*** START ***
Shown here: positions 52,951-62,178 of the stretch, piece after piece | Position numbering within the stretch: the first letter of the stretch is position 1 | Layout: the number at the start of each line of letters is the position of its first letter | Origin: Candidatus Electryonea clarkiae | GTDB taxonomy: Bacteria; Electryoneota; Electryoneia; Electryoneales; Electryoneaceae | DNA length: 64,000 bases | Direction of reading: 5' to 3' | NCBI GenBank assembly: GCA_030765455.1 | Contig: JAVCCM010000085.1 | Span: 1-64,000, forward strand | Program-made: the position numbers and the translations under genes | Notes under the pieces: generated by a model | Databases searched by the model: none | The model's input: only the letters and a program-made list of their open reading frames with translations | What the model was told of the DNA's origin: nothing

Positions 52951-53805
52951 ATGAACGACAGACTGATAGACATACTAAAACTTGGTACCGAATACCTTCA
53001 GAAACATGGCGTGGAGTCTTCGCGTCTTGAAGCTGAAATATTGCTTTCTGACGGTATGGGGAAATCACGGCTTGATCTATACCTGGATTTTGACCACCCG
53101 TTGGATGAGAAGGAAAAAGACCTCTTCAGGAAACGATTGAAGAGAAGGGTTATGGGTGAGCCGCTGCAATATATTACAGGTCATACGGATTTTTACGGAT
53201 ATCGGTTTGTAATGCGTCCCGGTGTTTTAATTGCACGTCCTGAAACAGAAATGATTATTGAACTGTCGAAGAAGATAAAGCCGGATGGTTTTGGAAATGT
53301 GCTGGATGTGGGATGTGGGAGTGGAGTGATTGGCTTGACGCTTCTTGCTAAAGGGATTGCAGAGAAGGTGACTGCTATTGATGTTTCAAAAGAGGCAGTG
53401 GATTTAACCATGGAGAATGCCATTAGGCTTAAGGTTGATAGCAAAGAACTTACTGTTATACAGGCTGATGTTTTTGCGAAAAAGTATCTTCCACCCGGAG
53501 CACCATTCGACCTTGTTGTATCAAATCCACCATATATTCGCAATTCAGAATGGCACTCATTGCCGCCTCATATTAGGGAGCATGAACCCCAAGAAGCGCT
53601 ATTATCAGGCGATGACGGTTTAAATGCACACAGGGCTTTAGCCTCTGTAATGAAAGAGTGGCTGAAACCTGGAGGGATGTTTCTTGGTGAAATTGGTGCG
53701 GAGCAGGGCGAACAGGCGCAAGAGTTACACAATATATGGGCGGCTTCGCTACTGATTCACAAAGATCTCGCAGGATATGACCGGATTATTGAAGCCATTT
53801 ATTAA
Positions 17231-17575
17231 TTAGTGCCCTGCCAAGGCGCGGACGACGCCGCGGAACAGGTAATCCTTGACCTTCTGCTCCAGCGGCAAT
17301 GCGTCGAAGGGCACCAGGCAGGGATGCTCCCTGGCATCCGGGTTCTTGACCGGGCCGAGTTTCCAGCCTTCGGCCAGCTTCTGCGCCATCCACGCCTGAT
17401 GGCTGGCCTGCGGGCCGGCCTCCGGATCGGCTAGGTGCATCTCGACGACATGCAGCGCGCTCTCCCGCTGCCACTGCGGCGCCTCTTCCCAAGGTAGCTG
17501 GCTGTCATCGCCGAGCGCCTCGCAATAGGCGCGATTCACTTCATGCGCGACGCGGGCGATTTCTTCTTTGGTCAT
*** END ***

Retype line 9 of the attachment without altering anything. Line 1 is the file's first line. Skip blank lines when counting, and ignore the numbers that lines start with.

53501 CACCATTCGACCTTGTTGTATCAAATCCACCATATATTCGCAATTCAGAATGGCACTCATTGCCGCCTCATATTAGGGAGCATGAACCCCAAGAAGCGCT